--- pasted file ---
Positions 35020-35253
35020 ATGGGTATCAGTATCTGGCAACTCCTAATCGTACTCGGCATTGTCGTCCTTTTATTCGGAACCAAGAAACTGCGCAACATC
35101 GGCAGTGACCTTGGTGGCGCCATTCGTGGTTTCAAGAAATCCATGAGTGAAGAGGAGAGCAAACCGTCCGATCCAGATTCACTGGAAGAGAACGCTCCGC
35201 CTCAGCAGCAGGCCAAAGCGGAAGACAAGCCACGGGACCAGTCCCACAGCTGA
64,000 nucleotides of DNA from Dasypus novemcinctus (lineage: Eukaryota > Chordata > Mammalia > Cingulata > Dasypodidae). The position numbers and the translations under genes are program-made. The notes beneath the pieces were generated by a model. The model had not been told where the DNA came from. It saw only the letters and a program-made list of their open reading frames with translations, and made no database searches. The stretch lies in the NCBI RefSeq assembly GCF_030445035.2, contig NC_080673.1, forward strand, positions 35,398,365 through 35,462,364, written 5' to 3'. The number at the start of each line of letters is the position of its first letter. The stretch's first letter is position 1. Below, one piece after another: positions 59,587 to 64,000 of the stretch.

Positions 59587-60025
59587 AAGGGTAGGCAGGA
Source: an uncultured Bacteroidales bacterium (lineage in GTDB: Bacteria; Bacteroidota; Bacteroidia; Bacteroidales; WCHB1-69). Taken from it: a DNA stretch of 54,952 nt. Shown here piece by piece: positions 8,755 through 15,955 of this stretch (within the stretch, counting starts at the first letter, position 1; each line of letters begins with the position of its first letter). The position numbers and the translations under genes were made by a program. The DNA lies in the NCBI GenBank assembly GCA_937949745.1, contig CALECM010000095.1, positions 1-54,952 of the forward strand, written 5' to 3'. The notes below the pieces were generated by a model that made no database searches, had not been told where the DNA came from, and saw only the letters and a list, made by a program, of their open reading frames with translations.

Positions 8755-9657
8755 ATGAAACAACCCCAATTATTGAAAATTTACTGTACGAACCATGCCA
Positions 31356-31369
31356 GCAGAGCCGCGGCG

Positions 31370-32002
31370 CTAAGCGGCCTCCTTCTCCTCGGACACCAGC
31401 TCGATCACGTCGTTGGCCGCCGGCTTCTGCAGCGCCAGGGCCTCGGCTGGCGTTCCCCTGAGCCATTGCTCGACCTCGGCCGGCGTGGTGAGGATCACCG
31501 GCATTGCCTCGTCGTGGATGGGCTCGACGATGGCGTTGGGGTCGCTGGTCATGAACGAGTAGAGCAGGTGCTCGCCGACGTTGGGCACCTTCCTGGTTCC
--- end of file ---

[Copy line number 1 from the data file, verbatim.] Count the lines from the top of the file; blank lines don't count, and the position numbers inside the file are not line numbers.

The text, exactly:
Positions 35020-35253